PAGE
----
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Interesting Article on Labor Legislation in the Progressive Era:

I just read a very interesting article by Thomas C. Leonard, Protecting Family and Race: The Progressive Case for Regulating Women's Work, which appeared in the American Journal of Economics and Sociology in July 2005. If you're at all interested in Progressive Era economists' and reformers' attitudes toward working women, this article is a must read. More generally, Leonard, in this and other pieces, notes that many Progressive Era reformers supported "protective" labor legislation even though they knew that it would lead to unemployment, especially among women, immigrants, and African-Americans. Rather than being disturbed by this side effect of the legislation, many reformers argued that the disemployment caused to these groups was a social benefit, because it prevented "inferior" workers who were willing to accept low wages because of their low consumption from driving down wages for a white Anglo-Saxon Protestant male workers, who needed higher wages to support themselves and their families. This article can be usefully read in conjunction with my Michigan Law Review review essay, Lochner's Feminist Legacy.

UPDATE: Contrary to the tenor of the discussion in the comments, the point of this post has nothing to do with modern debates over labor regulation, much less "progressive" (small p) politics in general. I don't happen to believe that modern liberals are direct descendants of Progressive era reformers; if they were, for example, in law, Griswold, Roe, and Lawrence and Brown (!), for that matter, would have all come out the other way. But there is a tendency, reflected in posts from both sides in the comments, to read the current political spectrum backwards into a very different era, to assume that 1910s "Progressives" were more or less the same as modern "progressives." The overall Progressive ideology of the early 20th century was one that is basically defunct today, yet we still often see historical events through a Progressive lens. In my own area of academic interest, the Progressive era critiques of the Supreme Court's pre-New Deal jurisprudence still dominate many discussions of legal. Yet, for example, does anyone nowadays actually bemoan the demise of the National Industrial Recovery Act in the Schechter case?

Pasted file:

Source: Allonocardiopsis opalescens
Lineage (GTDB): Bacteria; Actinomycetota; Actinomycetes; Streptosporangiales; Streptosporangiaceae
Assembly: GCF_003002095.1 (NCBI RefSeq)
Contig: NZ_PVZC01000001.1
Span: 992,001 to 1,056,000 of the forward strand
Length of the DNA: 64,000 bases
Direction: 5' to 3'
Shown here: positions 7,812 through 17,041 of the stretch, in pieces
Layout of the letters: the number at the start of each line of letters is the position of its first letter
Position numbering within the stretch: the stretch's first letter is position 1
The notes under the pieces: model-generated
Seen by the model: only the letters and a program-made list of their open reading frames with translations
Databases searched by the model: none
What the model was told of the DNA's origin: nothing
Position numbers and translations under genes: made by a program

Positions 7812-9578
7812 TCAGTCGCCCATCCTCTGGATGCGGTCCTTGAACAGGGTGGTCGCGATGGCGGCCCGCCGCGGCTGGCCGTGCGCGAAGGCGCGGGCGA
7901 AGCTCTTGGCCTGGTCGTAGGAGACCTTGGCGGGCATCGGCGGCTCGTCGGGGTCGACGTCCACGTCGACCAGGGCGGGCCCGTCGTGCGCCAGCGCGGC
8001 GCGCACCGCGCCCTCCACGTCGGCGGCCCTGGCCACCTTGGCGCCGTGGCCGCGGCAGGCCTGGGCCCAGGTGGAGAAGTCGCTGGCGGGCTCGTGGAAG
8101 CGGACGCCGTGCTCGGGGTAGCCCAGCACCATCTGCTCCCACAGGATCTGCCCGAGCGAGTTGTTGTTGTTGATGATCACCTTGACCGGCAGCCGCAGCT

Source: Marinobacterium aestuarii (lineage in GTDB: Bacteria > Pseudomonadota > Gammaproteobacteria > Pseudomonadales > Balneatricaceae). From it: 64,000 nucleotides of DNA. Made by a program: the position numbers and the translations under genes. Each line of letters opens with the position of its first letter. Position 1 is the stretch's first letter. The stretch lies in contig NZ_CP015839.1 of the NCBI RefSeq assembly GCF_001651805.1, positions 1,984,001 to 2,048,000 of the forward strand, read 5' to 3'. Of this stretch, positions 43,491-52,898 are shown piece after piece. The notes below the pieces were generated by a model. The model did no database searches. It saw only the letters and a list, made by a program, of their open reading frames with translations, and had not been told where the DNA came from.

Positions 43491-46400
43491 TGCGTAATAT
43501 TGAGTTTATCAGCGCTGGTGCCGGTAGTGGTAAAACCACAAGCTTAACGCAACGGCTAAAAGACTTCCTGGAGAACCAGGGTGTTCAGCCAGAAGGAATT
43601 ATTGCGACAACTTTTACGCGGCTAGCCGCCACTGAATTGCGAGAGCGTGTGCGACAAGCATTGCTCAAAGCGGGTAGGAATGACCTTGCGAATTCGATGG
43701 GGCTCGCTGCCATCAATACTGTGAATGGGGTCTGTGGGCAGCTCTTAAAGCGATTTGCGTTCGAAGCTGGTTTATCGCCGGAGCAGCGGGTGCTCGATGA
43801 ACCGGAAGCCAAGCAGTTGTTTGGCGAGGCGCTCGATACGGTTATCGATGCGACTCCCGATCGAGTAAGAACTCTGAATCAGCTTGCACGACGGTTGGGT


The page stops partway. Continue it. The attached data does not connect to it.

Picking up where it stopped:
Anderson (mail):
The point is valid so long as one remembers that the sexist &racist views of many Progressives were shared by many, if not most, of their conservative opponents.

White men of whatever political stripe tended to be agreed on their own superiority vis-a-vis everyone else.
9.28.2007 3:56pm
r78:
You mean to say that back in 1900 or so, there were "reformers" who had sexist attitudes about women?

Not exactly a revelation since women couldn't even vote at that time.

A far more interesting comparison is to note how this rhetoric is still quite popular today among anti-immigration "conservatives" who assert that all the immigrants are "taking jobs" away from god-fearin' white folks.

So what does it say about our country today when such an obviously absurd idea (absurd at least when applied to women in 1900) is still popular on talk radio?
9.28.2007 4:24pm
Not a conservative:
Anderson:

The point is valid so long as one remembers that the sexist &racist views of many Progressives were shared by many, if not most, of their conservative opponents.



To whatever extent that may be true, note that some Progressives were actively pursuing policies they acknowledged would harm minority workers, which was not a burden, but a benefit of those policies.
9.28.2007 4:30pm
Pon Raul:
More on point is that progressive policies continue to hurt non-whites and non-males. Welfare has done more harm than good for the populations served by welfare. If I was a white racist, I couldn't come up with a better policy for keeping the black people down than welfare.
9.28.2007 4:45pm
David M. Nieporent (www):
The point is valid so long as one remembers that the sexist &racist views of many Progressives were shared by many, if not most, of their conservative opponents.
Yes, but only one side was trying to get the government to enact their sexist &racist views into law.
9.28.2007 5:06pm
Dick King: